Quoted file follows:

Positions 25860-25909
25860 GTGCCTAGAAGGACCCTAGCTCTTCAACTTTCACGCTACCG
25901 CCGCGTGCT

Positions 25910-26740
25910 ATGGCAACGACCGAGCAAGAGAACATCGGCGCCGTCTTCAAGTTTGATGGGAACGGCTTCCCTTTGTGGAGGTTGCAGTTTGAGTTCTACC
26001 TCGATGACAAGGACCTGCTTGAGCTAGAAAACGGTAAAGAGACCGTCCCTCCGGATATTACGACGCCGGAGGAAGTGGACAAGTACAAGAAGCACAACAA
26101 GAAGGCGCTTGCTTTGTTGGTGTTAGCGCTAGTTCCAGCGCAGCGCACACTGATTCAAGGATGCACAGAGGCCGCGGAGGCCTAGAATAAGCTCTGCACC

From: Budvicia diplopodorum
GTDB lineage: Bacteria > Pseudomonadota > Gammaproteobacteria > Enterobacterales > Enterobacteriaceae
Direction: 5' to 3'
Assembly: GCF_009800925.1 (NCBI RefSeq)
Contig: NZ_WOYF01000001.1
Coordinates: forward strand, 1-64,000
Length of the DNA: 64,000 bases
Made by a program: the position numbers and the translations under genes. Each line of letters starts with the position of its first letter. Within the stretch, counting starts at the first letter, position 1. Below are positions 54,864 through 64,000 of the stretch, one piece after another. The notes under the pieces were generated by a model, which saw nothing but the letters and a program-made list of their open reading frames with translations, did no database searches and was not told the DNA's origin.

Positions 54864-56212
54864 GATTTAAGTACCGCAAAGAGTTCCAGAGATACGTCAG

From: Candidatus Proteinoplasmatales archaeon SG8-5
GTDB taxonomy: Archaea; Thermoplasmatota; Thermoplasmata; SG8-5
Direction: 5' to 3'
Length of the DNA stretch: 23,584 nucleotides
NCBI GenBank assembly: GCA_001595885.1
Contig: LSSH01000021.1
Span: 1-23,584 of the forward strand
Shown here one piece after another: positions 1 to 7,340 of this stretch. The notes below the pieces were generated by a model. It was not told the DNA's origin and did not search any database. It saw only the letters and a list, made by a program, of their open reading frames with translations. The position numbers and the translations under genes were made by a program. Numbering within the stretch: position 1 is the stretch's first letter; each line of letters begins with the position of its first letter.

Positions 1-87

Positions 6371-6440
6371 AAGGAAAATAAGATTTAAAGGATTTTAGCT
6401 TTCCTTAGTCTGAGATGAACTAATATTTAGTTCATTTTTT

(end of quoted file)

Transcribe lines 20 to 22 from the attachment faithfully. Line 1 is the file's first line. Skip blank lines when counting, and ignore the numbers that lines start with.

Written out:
Direction: 5' to 3'
Length of the DNA stretch: 23,584 nucleotides
NCBI GenBank assembly: GCA_001595885.1